At the third operation, this swelling was identified within the vagus nerve near the skull base and it was removed leaving an intact nerve. The patient was noted to have a left sided Horner’s syndrome post-operatively. Histology confirmed parathyroid tissue. Two years later, serum calcium and PTH levels remain normal. The patient’s symptoms have resolved.

Discussion

The etiology of persistent hyperparathyroidism is most frequently a missed adenoma that is often in an ectopic location. Of these, undescended adenomas represent a small but important proportion. Undescended glands generally lie at the level of the common carotid bifurcation, anterior to or within the carotid sheath.

Embryologically intravagal parathyroid, also known “undescended parathymus,” are inferior glands that fail to descend, remaining at the level of the pharyngeal pouch of origin (third) and often surrounded by a rim of thymic tissue. Gilmour first described the embryological explanation for ectopic parathyroid tissue within the vagus nerve in still born infants, where accessory parathyroid tissue was found within the ganglion of the vagus nerve. The third branchial pouch which gives rise to the inferior parathyroid is in direct relation to the vagus nerve [2]. Doppman also demonstrated the occasional development of intravagal parathyroid adenomas [3,4]. The objective of this report is to describe a rare case of persisting hyper functioning parathyroid gland found within the vagus nerve following two previous initial operations. A high cervical localization was established by selective venous sampling, MRI and FNA. ¬†Successful removal of the intravagal parathyroid gland was achieved with subsequent resolution of calcium and parathyroid levels. The adenoma was located within the vagus nerve above the level of the carotid bifurcation at the skull base and the tumor was enucleated without sacrificing the vagus nerve.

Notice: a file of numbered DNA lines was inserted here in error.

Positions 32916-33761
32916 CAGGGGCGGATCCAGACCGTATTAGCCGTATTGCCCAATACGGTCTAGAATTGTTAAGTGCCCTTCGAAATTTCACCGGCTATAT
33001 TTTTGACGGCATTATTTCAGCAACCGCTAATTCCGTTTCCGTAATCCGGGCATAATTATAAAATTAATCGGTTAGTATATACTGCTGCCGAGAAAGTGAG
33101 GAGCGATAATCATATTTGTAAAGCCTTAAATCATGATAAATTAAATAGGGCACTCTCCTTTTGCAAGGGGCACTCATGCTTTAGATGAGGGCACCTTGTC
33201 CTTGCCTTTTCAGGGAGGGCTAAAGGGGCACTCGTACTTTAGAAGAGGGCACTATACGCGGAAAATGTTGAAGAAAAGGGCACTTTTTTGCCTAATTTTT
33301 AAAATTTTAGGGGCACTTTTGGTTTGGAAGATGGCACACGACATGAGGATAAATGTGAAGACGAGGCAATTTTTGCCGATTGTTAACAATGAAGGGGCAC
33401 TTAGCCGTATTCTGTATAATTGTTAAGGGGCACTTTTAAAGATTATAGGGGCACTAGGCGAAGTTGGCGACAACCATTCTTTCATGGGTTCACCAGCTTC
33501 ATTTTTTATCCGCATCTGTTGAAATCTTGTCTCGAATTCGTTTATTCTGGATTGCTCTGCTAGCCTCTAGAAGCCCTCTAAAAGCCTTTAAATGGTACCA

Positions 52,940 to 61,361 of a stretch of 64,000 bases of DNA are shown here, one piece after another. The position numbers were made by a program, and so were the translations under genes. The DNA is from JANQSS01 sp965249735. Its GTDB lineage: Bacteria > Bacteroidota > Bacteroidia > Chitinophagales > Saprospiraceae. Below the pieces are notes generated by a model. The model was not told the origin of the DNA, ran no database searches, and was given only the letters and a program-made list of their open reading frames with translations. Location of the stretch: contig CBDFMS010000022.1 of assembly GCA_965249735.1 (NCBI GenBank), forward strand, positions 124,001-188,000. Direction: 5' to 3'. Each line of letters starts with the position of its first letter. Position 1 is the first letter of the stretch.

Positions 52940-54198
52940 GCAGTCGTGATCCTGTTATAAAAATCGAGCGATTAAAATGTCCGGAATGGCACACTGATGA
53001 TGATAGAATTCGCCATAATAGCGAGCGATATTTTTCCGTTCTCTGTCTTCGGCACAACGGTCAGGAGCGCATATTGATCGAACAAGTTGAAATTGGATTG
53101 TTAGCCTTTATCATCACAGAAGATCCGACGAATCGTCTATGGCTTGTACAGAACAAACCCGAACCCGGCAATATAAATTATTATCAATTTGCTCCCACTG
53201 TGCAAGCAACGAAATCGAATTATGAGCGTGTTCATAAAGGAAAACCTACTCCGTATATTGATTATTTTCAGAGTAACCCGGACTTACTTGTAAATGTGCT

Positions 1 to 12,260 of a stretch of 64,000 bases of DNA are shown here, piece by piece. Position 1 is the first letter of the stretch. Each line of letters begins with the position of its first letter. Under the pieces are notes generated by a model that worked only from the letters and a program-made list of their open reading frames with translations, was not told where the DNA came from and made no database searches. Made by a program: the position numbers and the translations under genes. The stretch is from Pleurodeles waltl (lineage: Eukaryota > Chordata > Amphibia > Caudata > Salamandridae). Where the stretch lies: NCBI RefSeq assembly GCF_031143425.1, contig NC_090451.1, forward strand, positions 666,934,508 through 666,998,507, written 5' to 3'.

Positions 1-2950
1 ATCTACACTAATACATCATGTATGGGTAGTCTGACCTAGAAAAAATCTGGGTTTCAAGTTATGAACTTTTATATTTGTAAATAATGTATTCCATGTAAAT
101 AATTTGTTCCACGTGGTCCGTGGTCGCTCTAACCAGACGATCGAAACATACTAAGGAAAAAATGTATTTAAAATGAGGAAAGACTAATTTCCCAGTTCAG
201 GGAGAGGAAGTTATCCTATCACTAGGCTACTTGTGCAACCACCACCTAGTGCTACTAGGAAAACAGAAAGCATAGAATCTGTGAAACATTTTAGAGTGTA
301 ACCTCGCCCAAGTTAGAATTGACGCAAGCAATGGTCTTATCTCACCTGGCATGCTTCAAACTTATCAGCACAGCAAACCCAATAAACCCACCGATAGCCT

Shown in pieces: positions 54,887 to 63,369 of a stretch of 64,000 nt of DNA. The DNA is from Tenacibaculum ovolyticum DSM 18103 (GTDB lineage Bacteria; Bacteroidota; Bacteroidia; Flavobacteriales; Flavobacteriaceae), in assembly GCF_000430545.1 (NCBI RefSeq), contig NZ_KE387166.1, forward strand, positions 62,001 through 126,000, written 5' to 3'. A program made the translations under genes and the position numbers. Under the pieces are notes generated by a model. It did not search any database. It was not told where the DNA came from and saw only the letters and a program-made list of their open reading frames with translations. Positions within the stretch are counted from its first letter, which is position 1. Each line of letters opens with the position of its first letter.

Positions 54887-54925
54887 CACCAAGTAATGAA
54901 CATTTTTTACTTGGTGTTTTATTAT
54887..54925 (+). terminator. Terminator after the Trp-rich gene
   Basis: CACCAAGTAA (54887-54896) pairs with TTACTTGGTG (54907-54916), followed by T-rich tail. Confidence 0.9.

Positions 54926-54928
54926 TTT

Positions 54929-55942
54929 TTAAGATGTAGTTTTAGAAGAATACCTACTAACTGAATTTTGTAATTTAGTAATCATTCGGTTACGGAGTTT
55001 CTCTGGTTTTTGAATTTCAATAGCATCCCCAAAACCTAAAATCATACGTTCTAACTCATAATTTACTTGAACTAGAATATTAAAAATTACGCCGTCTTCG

Although rare, intravagal parathyroid adenomas do occur. Therefore, examination of the vagus nerve should be strongly considered when four normal glands are found, as intravagal adenomas appear to represent accessory ectopically located parathyroid tissue in patients with persisting high calcium level post four-gland parathyroidectomy. Our experience serves to emphasize that, in re-operative parathyroid surgery, preoperative localization of the offending parathyroid gland is critical. This should include selective venous sampling to identify the sight of the missed gland. Formal CT and MRI can identify site of parathyroid adenomas. Finally, CT or USS guided FNA allows the surgeon to histopathologically confirm the offending parathyroid gland prior to surgery (Figures 1a-1c, 2 & 3).

Figure 1a: 3D-reconstructed Axial Computed Tomography Angiogram image demonstrating a small mass in the left carotid triangle.

Figure 1b:  3D reconstructed image of a Computed Tomography Angiogram showing the mass posterior to the left internal carotid artery.

Figure 1c : Axial contrast-enhanced T1-weighted Magnetic Resonance Imaging shows an avidly enhancing mass in the left carotid space.

Figure 2: Axial contrast-enhanced T1-weighted Magnetic Resonance Imaging shows an avidly enhancing mass in the left carotid space.

Figure 3: Sagittal reconstructed Computer Tomography carotid angiogram demonstrates an oval shaped homogenously enhancing mass posterior to the left internal carotid artery.

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  4. http://www.textinganddrivingsafety.com/texting-and-driving-stats
  5. http://www.huffingtonpost.com/entry/cell-phone-hurts-relationships-phone-snub_us_560c0cdee4b0dd85030a1c4e